• John Neild

Liverpool racehorse owner John Neild on his dream of winning the National

Making a splash

As a schoolboy John Neild and his friends used to play football on Aintree Racecourse. Now a successful businessman and owner of the racehorse ‘Splash of Ginge’, John talks to Your Move about his lifelong love affair with racing, his ill fated attempts to become a jockey and his dreams of winning the Grand National.

Interview by Lawrence Saunders

How did you first get into racing?

My interest in racing started with my nan and dad – the typical Liverpool story of picking horses on a Saturday afternoon and trying to win thousands!

When I was a very young lad I got into riding myself, I went to ride out for a trainer called Henry Candy during the summer holidays and obviously he told me I wasn’t good enough, which was very nice of him. I suppose I thought the next best thing if you can’t be a jockey is to own a horse. I went away and made my way in life – worked harder and harder until I had enough spare money that I could tell the wife I was going to waste it on a horse. That’s what I did, so it’s really come from a lifelong interest in racing.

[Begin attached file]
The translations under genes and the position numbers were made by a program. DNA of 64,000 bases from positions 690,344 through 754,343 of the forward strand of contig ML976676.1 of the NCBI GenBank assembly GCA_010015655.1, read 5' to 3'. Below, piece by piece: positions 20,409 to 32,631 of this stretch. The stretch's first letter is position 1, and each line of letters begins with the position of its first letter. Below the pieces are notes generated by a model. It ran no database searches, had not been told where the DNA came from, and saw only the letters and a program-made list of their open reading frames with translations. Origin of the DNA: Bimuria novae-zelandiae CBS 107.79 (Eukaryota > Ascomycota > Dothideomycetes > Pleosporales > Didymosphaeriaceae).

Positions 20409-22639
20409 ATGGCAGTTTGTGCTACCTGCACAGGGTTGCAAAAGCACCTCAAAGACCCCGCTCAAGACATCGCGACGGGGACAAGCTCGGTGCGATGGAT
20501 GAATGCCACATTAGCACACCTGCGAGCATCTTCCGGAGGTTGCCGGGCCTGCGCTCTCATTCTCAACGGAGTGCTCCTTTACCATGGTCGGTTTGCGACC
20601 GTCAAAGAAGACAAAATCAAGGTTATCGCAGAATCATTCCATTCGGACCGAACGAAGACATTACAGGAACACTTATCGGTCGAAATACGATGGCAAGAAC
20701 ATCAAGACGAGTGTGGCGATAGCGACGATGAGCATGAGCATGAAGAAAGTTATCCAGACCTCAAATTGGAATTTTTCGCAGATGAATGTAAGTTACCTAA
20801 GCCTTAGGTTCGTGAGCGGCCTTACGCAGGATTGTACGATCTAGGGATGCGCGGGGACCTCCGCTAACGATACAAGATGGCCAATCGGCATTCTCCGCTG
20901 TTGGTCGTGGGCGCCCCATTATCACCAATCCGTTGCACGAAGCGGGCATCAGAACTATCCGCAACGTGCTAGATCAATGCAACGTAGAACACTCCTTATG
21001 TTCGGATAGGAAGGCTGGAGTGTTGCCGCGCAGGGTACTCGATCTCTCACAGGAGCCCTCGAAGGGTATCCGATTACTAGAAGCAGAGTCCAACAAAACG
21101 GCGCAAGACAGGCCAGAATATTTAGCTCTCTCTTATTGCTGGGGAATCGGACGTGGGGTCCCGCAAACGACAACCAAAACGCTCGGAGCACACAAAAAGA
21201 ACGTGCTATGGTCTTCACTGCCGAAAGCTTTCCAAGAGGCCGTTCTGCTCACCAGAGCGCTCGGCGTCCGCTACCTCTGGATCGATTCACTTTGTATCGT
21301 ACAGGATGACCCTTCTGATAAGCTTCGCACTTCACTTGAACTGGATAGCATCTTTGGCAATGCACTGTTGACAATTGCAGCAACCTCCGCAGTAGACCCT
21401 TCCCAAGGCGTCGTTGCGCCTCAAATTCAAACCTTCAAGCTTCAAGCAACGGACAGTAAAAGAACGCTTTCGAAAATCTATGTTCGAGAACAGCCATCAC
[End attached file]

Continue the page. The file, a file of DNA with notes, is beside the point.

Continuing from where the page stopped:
Your son Jamie is now riding horses himself. how did you feel when he decided to go down that route?

He’d never ridden a horse until he was 19 – I used to struggle to get him to pat our horse never mind ride it! But he applied to The British Racing School in Newmarket, which I couldn’t believe. I thought he would be home in 24 hours to be honest, especially as he was more used to getting up at 4.30 in the afternoon rather than 4.30 in the morning, but he loved it and now he’s working for trainer Andrew Balding (Clare Balding’s brother) not far from Newbury.

“ I want to win the Grand National to show that, especially coming from Liverpool, anyone can do it. ”

How did you end up owning Splash of Ginge?

We bought him at Doncaster Bloodstock Sales. He was unbroken, nobody had ever sat on him, he was unnamed – all he’d done was run round a field. But he was very well related; his mother is a sister to a horse called See More Business (1999 Cheltenham Gold Cup winner) so he is very well bred but he just didn’t look as good as the rest of them. We managed to steal him for £20,000 and luckily for us the ugly ducking turned into a swan. His third place finish on his last run has taken his earnings through £180,000 and anytime in racing that you’re spending less than you’re bringing in is brilliant.

How did you come up with the name?

We had the name even before we bought him. It’s about my dad, his nickname was ‘ginge’ and I had a dream that I owned a horse called ‘splasher’, so I just put the two together.

My dad’s still alive and it’s all part of the dream of letting my dad enjoy the horse.


John Neild


How often do you get to see the horse?

Well I’m back and forth quite a bit from Spain – my wife thinks I’m having an affair with Nigel [Twiston-Davies, trainer of Splash of Ginge] because every time I get a spare night off I whizz down there rather than going to see her. That’s part of the joy of it though.